Date of Award


Degree Type


Degree Name

Doctor of Philosophy (PhD)


Languages and Cultures

First Advisor

Alejandro Cuza-Blanco

Committee Chair

Alejandro Cuza-Blanco

Committee Member 1

Lori Czerwionka

Committee Member 2

Elaine Francis

Committee Member 3

Daniel Olson

Committee Member 4

Liliana Sanchez


The present study contributes to our understanding of cross-linguistic influence by studying three different groups of Spanish-English speakers’ knowledge of the distribution of definite articles in both of their languages using a battery of tests that require them to draw on different linguistic abilities. These three groups include native English speakers who learned Spanish after adolescence, native Spanish speakers who learned English after adolescence and simultaneous bilinguals who grew up in the United States speaking both English and Spanish from birth. Specifically, this study explores interpretation, production and intuition regarding the acceptability of definite articles in different contexts. Since the three bilingual groups differ in terms of dominant language and the age at which they learned each language, this study aimed to explore how these differences affect both the type and extent of cross-linguistic influence present and how this relates to the type of task.

Results show that, while acquisition of a new assembly of syntax to semantic features in a second language and maintenance of minority language feature assembly is possible, the extent to which bilingual speakers inhibit the features of their first language varies depending on task type. Specifically, second language learners (L2) show less transfer from their dominant language on the most metalinguistic task, which is also a written task. In contrast, heritage speakers have the most trouble inhibiting English features on these metalinguistic tasks, often accepting ungrammatical or infelicitous sentences in their heritage language due to transfer from English.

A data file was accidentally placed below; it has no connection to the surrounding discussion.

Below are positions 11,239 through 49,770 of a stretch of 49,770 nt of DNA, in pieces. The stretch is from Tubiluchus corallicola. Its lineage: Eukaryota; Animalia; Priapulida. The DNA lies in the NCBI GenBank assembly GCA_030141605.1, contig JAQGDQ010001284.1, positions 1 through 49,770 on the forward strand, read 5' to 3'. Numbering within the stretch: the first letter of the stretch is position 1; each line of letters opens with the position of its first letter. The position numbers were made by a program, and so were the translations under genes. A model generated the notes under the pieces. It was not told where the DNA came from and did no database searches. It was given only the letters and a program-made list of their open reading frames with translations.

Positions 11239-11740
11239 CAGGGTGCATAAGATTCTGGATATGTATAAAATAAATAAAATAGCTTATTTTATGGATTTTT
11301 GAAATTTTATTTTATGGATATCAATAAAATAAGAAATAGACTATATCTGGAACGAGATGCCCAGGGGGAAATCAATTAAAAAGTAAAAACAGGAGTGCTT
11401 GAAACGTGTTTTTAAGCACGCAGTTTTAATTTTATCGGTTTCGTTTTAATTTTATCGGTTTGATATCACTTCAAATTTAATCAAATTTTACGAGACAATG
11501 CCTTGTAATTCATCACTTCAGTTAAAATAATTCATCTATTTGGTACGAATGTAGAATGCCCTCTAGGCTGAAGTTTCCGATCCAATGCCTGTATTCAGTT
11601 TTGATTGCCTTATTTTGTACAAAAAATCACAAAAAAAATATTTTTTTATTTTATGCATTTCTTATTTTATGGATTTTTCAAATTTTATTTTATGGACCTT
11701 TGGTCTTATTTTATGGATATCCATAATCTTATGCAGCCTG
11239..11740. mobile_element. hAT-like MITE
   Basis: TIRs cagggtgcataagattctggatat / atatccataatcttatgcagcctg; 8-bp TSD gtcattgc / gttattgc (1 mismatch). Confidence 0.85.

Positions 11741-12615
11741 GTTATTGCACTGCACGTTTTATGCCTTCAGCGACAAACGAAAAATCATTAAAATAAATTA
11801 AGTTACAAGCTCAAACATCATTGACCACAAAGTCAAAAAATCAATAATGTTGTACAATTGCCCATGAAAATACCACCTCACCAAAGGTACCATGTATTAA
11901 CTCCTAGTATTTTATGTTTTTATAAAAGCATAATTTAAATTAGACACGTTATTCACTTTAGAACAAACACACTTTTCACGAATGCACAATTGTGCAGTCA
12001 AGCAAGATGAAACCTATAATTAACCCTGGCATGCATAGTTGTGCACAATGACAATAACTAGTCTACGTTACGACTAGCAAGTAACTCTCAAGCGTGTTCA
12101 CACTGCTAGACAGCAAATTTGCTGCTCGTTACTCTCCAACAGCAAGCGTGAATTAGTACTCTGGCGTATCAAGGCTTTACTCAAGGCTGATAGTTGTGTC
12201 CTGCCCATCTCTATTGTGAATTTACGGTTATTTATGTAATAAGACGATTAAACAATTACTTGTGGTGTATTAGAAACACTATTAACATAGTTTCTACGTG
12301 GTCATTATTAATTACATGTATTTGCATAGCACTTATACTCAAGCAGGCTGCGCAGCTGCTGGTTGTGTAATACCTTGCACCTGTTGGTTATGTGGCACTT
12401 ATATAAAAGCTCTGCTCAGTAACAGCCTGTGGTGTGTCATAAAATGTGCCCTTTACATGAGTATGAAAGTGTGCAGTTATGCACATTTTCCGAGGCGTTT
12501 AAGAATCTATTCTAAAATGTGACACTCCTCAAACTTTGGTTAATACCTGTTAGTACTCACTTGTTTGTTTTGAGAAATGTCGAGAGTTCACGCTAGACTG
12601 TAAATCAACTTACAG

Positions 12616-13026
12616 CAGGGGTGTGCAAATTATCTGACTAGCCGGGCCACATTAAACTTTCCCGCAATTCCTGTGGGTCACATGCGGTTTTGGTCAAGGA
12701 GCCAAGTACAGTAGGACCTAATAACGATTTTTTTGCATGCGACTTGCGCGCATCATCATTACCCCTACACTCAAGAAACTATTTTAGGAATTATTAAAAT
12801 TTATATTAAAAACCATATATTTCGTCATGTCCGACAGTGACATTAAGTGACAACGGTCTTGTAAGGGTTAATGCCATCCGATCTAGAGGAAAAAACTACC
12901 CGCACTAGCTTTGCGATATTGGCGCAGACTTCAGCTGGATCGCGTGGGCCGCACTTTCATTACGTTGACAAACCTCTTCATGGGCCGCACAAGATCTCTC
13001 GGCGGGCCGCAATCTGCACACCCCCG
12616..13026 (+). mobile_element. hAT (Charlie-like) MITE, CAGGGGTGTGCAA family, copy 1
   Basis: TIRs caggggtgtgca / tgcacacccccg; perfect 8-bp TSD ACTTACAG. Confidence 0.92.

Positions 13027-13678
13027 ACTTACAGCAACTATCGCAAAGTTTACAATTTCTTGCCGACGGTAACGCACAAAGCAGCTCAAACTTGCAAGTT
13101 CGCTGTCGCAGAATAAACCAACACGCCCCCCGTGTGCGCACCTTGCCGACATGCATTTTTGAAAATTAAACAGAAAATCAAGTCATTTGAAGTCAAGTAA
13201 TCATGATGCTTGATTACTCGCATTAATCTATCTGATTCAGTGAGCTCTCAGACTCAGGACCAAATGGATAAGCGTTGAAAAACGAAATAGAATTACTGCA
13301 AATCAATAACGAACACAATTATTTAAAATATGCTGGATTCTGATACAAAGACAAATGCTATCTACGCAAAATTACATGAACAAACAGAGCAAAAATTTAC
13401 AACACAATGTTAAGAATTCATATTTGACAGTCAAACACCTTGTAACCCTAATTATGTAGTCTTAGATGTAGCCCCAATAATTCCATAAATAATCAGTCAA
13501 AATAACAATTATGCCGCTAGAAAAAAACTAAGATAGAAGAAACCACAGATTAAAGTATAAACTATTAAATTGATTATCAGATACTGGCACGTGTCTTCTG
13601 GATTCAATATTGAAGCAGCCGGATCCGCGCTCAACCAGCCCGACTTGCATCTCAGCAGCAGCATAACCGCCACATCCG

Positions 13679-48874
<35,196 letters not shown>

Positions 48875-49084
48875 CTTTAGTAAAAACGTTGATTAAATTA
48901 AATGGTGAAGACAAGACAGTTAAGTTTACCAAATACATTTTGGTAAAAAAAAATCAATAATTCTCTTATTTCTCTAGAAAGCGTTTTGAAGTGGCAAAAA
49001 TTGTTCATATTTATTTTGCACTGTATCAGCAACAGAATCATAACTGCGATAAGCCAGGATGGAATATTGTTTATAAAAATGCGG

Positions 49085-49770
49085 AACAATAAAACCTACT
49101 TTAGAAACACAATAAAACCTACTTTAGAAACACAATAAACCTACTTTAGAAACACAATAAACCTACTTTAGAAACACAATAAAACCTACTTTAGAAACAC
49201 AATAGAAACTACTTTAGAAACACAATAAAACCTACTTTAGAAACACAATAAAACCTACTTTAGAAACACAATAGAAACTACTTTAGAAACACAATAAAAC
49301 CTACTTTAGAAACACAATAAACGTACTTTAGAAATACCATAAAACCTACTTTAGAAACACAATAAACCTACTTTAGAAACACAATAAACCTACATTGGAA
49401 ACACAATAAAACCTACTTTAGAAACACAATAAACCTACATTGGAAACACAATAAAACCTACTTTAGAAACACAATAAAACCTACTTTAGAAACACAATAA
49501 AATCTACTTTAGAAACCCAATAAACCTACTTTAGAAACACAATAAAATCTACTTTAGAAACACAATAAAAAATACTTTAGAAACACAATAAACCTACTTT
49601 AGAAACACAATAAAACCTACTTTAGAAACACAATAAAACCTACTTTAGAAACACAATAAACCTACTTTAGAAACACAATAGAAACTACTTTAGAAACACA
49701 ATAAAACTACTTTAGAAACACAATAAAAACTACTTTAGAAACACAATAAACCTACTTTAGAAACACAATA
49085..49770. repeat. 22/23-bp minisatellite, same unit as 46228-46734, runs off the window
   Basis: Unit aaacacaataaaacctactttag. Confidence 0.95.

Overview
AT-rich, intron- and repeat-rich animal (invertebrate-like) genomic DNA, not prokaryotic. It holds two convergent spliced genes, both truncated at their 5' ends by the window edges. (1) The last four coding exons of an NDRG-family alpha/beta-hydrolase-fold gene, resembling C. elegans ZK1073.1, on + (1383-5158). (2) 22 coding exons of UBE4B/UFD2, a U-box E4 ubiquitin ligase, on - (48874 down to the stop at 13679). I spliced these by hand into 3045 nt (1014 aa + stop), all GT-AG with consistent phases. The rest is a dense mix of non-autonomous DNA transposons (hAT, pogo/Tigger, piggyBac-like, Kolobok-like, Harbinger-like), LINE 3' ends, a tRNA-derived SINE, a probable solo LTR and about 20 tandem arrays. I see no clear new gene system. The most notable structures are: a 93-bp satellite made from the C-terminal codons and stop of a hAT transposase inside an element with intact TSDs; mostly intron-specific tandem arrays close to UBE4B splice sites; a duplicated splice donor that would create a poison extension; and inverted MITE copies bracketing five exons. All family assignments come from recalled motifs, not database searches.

While the most common type of strategy applied by all three groups of bilinguals involves dominant-language transfer, overextension was found among participants in both L2 learner groups but was absent among the heritage speakers, suggesting that this may be an artifact of an older age of onset of acquisition or classroom experience in the second language. Finally, an analysis of the dominant language of these bilingual speakers in comparison to monolinguals also yielded interesting findings. In line with some previous research, this study has shown that those speakers who have acquired a second language as adults (both L2 groups in this study) behave more categorically in their dominant language even in comparison to monolingual speakers. This suggests that multilinguals become more aware of the relationship between syntax and semantics and are more conscious of their effects on acceptability as the result of language study. It does not seem that this result holds for all bilinguals, since this advantage was not found for the heritage speakers in their dominant language, English. Therefore, this advantage most likely results from conscious study and manipulation of language through classroom second language study. These results all suggest that bilingual proficiency is dynamic, shifting as a result of language experience, not only with regard to the non-dominant language but also the dominant language.